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To “Lament” means to feel or express sorrow or regret, to mourn for or over. Before Friday’s ride began, Scott Shelton, student minister at Jersey Village Baptist Church in Houston and a cyclist, shared that many on the team may be lamenting over the long day’s ride ahead of them.

“I’ve been thinking about today and that it will be a hard day with lots of miles,” Scott said. “This would have been the longest ride in my career, but we got off track a few days ago.”

“A lot of times my students will say or I see us say we have a fear of being completely honest and open with God, feeling that to share the raw and deep things going on in our hearts is wrong, but actually it’s not.”

But lamenting, being open and honest about the things that are going on in your life, also is an expression of faith in God, he said as he shared Psalm 17. (Please add hyperlink –

So as the group set out on their longest ride, Scott encouraged them to lament – to lament over the sin in their lives and to lament over the injustice happening in the world today.

“Instead of getting away from the pain (of riding), see that as a humble time to say, ‘Lord Jesus Christ, Son of God, have mercy on me, a sinner.’”

Though the rest of the day was long, all groups made it to Texarkana, the end of the ride. As the group rode today, they passed through Marion County, the seventh poorest county in the state. They also passed through Cass County where 22.7 percent of the population is food insecure and Bowie County, where Texarkana sits, that has 19 percent of individuals who are food insecure.

Day after day the cyclists keep connecting with individuals who have experienced hunger, helping them put faces to the stats they have been sharing about hunger all week.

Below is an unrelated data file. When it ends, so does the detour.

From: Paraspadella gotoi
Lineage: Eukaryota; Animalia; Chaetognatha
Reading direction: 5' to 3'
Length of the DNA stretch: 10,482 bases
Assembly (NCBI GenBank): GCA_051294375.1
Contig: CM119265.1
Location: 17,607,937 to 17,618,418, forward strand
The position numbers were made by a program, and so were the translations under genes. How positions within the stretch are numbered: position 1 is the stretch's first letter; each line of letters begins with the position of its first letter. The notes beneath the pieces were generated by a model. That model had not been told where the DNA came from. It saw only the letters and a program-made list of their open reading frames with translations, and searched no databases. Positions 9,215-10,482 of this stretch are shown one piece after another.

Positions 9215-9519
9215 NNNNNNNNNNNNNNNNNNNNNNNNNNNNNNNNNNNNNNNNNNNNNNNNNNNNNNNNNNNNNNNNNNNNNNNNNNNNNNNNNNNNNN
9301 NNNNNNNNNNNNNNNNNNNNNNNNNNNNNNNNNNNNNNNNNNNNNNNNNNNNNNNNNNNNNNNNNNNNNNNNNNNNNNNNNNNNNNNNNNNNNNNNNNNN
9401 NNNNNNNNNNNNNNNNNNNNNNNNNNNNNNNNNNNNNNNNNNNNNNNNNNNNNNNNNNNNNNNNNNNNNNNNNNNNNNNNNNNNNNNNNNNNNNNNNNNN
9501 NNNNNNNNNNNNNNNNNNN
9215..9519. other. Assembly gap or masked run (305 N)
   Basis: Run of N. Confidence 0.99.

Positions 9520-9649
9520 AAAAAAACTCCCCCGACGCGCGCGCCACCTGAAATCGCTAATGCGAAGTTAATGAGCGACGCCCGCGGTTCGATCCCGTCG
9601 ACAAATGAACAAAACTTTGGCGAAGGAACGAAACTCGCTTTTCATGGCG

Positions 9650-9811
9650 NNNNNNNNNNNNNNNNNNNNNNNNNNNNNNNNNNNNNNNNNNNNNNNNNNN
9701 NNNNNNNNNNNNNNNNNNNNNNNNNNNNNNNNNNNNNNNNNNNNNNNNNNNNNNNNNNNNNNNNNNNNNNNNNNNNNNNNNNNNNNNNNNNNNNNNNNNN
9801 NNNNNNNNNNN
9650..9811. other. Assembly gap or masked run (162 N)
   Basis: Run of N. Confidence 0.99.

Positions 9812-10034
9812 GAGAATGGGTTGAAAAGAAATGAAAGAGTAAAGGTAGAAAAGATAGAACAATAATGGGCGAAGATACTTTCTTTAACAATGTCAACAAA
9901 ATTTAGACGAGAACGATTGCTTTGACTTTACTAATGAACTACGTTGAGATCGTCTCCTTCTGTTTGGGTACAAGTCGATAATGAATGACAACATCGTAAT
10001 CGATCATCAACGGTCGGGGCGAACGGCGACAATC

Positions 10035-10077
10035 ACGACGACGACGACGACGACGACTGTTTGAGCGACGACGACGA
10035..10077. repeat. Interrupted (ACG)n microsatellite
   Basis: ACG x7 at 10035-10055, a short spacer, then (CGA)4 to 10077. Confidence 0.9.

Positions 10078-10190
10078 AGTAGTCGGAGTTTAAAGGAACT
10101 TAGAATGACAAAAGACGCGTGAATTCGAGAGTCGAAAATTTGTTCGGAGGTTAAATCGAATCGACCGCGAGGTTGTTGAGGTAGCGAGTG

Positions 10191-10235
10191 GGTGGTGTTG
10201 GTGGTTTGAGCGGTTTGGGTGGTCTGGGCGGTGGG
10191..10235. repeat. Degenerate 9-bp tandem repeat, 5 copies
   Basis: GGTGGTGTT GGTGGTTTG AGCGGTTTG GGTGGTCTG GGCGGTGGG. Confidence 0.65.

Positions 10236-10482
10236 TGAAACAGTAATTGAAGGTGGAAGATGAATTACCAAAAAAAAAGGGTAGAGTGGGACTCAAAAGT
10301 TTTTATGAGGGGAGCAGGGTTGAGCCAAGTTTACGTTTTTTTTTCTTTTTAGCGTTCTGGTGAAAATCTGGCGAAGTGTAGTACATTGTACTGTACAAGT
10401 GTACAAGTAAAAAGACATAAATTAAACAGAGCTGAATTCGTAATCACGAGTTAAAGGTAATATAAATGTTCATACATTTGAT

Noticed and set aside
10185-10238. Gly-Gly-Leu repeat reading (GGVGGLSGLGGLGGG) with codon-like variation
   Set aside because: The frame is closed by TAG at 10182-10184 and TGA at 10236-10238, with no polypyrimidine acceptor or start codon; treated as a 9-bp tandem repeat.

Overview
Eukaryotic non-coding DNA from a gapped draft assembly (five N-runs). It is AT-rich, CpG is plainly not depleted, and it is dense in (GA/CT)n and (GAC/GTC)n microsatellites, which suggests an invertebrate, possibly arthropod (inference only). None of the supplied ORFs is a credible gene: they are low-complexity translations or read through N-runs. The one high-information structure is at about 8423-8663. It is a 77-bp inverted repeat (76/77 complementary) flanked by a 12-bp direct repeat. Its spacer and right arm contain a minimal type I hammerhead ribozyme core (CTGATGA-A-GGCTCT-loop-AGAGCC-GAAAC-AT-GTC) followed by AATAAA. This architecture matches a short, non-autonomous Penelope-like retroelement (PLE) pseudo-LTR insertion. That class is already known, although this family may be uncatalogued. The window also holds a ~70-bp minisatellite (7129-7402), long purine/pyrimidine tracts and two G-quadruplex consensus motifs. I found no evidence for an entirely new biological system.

In the midst of the ride, several riders stopped at a Dairy Queen in Linden to rest for a few minutes before hitting the road again. Inside, they met Alena, a 53-year-old lady employed at the restaurant. She was energetic and so excited that the group had stopped at her store.

As a few cyclists spoke with her, they discovered she had at one point in her life experienced hunger. Once she heard about the cyclists trying to help hungry Texans, she pulled out her small wallet and gave what little she had, but she joyfully gave to help others who are in the shoes she formally wore. She also talked her manager into giving the group some free bags of ice to help keep the water coolers chilled for the riders.

After the day’s ride of 90 miles was complete, the cyclists gathered at First Baptist Church in Texarkana for a closing dinner. The church provided a wonderful meal and then the cyclists had an opportunity to share reflections of the week.

Rand Jenkins, organizer of the ride, said that people are noticing the riders as they stop in gas stations or eat dinner at a Kettle restaurant. People take notice because they know hungry people and they know something needs to be done to help.

“I can’t imagine my four-year-old son asking me when we will get to eat,” Rand said. “If I’m hungry, I can cook something or use my debit or credit card to go buy something. But there are a lot of people who don’t have those options. And that is why we are riding.”

Each cyclist was given a Bike Out Hunger medal and a world hunger offering bank in the shape of Texas to remind them of their time on the tour, but to also remind them that their mission of helping the hungry does not end when they go home tomorrow.

Some of the cyclists have chosen to participate in Ride for the Cure, a cycling event hosted by the Texarkana bike club taking place Saturday. The cyclists will be riding 30, 40 or 65-mile rides before heading back to their hometowns Saturday afternoon.

Though Bike Out Hunger is ending for 2011, you can still help support hunger ministries though the Texas Baptists Offering for World Hunger. To get involved, visit

Also, keep checking the Bike Out Hunger website in the coming months to get information about Bike Out Hunger 2012. We hope to see you there!